• The time frame. If you’re starting at 45, you’ll need to save much more than if you’re 25. The earlier you get serious about saving and investing, the better. The charts below look at various ages as a starting point.
  • How much you’re starting with. If you already have money invested, you’ve got a head start. For our analysis below, we’re going to assume you’re starting with nothing.

Here are the numbers. This is the power of compound interest!

Other Things to Consider


A million dollars will not go nearly as far 20 years from now as it does today. If you are just starting your quest to be a millionaire, you can start with the contribution numbers above but plan to increase your contribution each year to help keep up with inflation.

This is what it looks like if you increase your contributions by 3% per year:


If you plan to build your fortune in a traditional 401k (or equivalent) account, you will owe taxes on every dollar when you take distributions. Working with a competent advisor can help minimize these taxes, but the point is that $1 million in a traditional 401k or IRA has a lower value than $1 million outside of one of these accounts.

A great strategy for reducing this tax pain is to use a Roth IRA or Roth 401k (if you have one available) for the first half of your career and switch to a traditional 401k later when your income is higher, and the tax deduction is more meaningful.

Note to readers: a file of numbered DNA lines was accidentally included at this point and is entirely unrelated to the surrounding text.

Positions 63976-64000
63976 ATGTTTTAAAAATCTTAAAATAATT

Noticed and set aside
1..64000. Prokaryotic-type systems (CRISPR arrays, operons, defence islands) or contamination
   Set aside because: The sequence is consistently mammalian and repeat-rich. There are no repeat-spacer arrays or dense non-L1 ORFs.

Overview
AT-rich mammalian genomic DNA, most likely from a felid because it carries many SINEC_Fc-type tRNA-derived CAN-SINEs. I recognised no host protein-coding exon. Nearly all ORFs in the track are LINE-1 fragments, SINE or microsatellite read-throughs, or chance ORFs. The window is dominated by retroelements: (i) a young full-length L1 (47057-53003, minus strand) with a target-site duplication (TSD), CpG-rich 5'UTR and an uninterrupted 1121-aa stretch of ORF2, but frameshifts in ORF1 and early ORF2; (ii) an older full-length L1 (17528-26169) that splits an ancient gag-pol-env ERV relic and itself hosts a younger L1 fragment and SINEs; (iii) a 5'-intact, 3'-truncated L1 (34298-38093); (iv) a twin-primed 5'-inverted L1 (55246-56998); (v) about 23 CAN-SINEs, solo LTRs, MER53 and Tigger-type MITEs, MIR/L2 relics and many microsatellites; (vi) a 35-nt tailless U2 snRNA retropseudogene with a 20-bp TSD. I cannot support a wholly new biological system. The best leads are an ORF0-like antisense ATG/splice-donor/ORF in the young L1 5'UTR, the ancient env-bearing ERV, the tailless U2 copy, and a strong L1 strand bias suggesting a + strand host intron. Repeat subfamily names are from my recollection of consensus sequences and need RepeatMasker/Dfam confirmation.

Shortcuts/Insurance Products/Investment Fads

Our examples above are based on a sensible portfolio of low-cost stock index mutual funds or ETFs. This will give you the highest probability of success. Avoid anything that may sound too good to be true including insurance products (and their “hypothetical” charts), investment fads, hot stocks or sectors (volatile tech stocks are often a trap), cryptocurrency, etc. Slow, boring, and steady wins the race.

Avoid Debt

If you are a successful saver and investor but retire with a mortgage, two car payments, and a boat payment, your $1 million will not go nearly as far as for someone who is debt-free. Debt is a wealth killer. Plan to be 100% debt-free well before retirement. The best way to accomplish this is to avoid it in the first place.

The Bottom Line

Becoming a millionaire can be simple if you don’t try to act like one.

Helpful Links:

Financial Planning 101

How to invest your 401k

Where should you invest your dollars? Five Buckets

Active vs. Passive Investing

Avoid hot stock tips and investment fads

Keep investing—no matter what

Keep a long-term view

Are you ready for retirement?


How can we help you?

We’re happy to answer any questions you may have about financial, retirement or tax planning. We also love to talk about investment management and how our process increases the odds of our clients meeting or exceeding their goals.